Monday, September 28, 2020

2020 Ride For Randy


As I write this, as I do most nights, sitting alone in a house devoid of another living creature it's almost unfathomable to imagine the impact Randy had on this world. As a cyclist in the relatively small cycling community of Lincoln, you would expect him to have an impact on those folks but it's not just Lincoln's cycling community and it's not just cyclists. When Randy was initially killed people stepped up to help his family with unforeseen expenses and funeral costs by raising tens of thousands of dollars in their time of need. Then again a few months ago, those same people stepped up and raised tens of thousands of dollars again to make sure that the Randy Gibson bench will get built. It was by and far the most successful campaign that the Lincoln Parks and Rec had ever been a part of, it was such an influx of money in a short period of time that it took them days after the end of the event to raise for them to be able to fully tabulate the total dollars donated. In all people from 3 different countries, 28 states and 107 unique cities donated to make the families dream a reality.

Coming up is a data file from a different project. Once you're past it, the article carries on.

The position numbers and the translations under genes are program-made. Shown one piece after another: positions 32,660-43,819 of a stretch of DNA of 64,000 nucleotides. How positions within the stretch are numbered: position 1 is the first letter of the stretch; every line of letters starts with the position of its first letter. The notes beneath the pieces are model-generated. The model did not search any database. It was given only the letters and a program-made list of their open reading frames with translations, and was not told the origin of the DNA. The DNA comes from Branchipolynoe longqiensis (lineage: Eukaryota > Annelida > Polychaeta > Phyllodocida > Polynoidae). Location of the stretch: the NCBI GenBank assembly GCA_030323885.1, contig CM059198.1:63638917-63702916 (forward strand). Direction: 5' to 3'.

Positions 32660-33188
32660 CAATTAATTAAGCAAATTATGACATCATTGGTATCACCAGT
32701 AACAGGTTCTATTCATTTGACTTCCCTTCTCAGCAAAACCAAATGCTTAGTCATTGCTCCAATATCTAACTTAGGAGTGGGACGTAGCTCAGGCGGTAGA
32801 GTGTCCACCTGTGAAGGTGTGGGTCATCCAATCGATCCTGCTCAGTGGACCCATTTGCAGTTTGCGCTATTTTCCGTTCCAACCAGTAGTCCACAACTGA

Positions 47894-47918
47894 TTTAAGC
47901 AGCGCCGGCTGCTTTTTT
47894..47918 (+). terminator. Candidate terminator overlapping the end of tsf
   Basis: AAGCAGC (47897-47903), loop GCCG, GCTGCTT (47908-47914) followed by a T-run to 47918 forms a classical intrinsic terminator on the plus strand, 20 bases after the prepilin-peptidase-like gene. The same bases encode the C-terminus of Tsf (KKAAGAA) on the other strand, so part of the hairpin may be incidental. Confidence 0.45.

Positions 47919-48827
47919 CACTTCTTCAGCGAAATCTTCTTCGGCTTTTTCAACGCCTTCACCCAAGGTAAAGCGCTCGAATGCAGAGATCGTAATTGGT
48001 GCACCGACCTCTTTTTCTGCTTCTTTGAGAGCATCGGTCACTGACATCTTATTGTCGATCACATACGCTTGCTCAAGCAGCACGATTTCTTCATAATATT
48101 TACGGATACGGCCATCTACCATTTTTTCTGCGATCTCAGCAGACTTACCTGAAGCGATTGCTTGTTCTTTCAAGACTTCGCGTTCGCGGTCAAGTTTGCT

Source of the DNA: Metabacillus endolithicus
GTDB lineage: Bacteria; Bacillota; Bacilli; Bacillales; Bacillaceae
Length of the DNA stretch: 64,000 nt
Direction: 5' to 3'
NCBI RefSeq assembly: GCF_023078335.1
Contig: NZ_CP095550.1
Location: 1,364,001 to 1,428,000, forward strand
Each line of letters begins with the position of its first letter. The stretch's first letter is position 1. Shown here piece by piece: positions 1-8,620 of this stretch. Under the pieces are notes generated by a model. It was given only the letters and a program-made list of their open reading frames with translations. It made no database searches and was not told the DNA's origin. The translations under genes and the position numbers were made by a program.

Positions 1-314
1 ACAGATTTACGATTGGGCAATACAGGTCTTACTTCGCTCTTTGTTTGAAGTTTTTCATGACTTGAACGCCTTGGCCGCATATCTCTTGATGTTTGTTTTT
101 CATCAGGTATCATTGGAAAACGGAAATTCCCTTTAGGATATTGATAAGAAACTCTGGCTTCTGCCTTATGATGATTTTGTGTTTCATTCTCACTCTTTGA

Wednesday was 3 years since Randy was killed out on Sprague road riding his bicycle, Saturday there were a number of rides in and around Lincoln to memorialize Randy and to celebrate who he was. Our group started out from Cycle Works on a route that would eventually get us to the stop sign that has affectionately become Randy's sign at the intersection he was killed.






After a few mild days summer reared it's ugly head again on Saturday to make sure we knew it wasn't quite fall yet. Temps were in the 90s and the wind was whipping at 20+ mph with gusts up into the 30 mph range. Every pedal stroke we rode south, into the wind, was well earned.